Words of Radiance Brandon Sanderson US cover Tor BooksI’m very curious about the Soulcasting of plants. At face value, plants are a lot more complicated than the other things on this list. We know a lot more about Soulcasting plant matter, though, since it’s the most common task that Soulcasters perform. Soulcasted food is apparently very bland and mushy. Perhaps there are people who can Soulcast things into a complicated living system like an oak tree or a prickletac, but that must be a task of monumental difficulty. Likewise with heliodor, which can craft meat or flesh. There might someday be a Soulcaster who can make a bunch of rocks into a real sheep. I’ll hold onto hope.

Actual Practice

There are a lot of different ways to Soulcast. Because Jasnah and Shallan are potential initiates to two different orders, the Elsecallers and Lightweavers, if I remember correctly, we know that at least two orders of the Knights Radiant were able to Soulcast. In addition, fabrials have been devised that allow non-Surgebinders to Soulcast.

Shallan, who discovered Soulcasting entirely by accident, managed it through communication with a spren. While she was panicking about the symbol-headed invisible beings that she thought were driving her mad or coming to kill her, one of them spoke into her mind, asking her what she was. She told it the truth, that she was terrified, and was instantly transported to a vast sea of glass beads. While flailing about, she grabbed one of them, which corresponded to a glass goblet in the room around her, and convinced it to change. Stormlight which she had unwittingly drawn in flowed from her into the goblet, and it melted into blood.

I’m fairly certain that the process of buying access to that sea of glass beads with a personal truth is unique to the order of Lightweavers. The journey to that location, which is DEFINITELY the Shadesmar, in the Cognitive Realm, is also requisite for the Elsecallers, since Jasnah follows Shallan there. I’m not certain that both orders require specific gemstones to Soulcast specific essences. Jasnah called for a garnet when she needed to Soulcast Shallan’s blood, and Shallan had one when she turned the goblet into blood, so I think it’s likely. It’s the only magical art that care at all whether its Stormlight comes from gemstones, let alone specific kinds of gemstones.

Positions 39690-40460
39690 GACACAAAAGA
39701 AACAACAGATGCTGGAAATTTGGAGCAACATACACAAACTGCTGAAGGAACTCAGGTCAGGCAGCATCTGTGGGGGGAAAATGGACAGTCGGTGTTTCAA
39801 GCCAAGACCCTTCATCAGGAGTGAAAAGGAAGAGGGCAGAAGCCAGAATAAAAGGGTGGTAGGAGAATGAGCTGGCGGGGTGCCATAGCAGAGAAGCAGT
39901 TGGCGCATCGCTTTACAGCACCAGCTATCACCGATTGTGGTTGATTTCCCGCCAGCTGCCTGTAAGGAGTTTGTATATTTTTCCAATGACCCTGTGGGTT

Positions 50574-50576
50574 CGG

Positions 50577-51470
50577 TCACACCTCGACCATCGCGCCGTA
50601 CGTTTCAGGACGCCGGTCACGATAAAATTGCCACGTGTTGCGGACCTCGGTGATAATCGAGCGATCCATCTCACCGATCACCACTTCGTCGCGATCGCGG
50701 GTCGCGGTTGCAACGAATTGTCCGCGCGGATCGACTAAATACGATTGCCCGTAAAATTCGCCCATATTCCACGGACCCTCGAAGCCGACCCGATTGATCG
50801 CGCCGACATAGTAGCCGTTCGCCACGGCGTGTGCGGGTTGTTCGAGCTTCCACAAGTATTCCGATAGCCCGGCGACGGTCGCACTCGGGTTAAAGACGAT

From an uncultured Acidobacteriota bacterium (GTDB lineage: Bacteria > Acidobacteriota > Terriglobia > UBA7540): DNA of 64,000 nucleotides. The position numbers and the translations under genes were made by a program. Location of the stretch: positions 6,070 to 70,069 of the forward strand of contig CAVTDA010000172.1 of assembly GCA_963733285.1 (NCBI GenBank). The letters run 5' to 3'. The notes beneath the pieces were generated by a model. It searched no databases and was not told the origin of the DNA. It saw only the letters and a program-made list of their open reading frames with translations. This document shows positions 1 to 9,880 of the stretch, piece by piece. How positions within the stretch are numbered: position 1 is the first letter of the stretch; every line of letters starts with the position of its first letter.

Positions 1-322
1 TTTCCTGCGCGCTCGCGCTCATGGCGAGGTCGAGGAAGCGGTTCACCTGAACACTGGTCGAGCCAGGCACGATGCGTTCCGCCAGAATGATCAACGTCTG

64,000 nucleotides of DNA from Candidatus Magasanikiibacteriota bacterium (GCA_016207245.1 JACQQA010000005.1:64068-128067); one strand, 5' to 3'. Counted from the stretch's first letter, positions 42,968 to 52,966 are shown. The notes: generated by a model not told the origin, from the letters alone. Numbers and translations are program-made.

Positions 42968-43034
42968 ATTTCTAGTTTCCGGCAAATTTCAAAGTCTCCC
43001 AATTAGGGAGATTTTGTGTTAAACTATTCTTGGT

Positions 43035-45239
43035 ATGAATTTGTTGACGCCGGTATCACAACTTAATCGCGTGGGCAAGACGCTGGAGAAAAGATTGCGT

What’s fascinating about all this is that, although the distinctions I made above are based on differences in chemical and physical arrangements, the process of actually Soulcasting seems to be much, much fuzzier. Shallan wasn’t thinking about the difference between a crystal lattice and blood. She wasn’t even thinking about blood. She was talking to a little bead that decided it was happy to change from a cup into a pool of blood. Soulcasting involves interacting directly with objects as they are represented in the Cognitive Realm. It doesn’t just have to change their physical structure, it has to convince them to occupy a different conceptual space. It seems to require more persuasion and bribery than artistry. I expect, however, that watching Shallan practice will reveal depths of possible artistry to Soulcasting.

Words of Radiance Brandon Sanderson UK cover GollanczI know almost nothing about the real experience of Soulcasting using a fabrial. Throughout the entire course of The Way of Kings I don’t think we even see anyone have a conversation with someone who Soulcasts using a Soulcaster fabrial. Interlude I-8: Geranid, gives us a hint, though. The ardent Ashir speculates as to whether people can eat in Shadesmar, and decides to look to see if anyone’s written about the experience. The ardentia knows about Shadesmar, and also controls the Soulcasters, so the fabrials might also involve this same journey and bargaining process. It seems too… polite, though. So much of the artifabrian’s task seems to involve forcing order onto a disordered state and finding creative ways to break the rules.

 

Next time in the Stormlight Grimoire I’m going to discuss fabrials, the many uses and construction thereof. In the meantime, I wish you all a splendid Middlefest, which is about as  Mayclose as I can come to a seasonal winter holiday from Roshar. May you have good company and good, non-Soulcast food.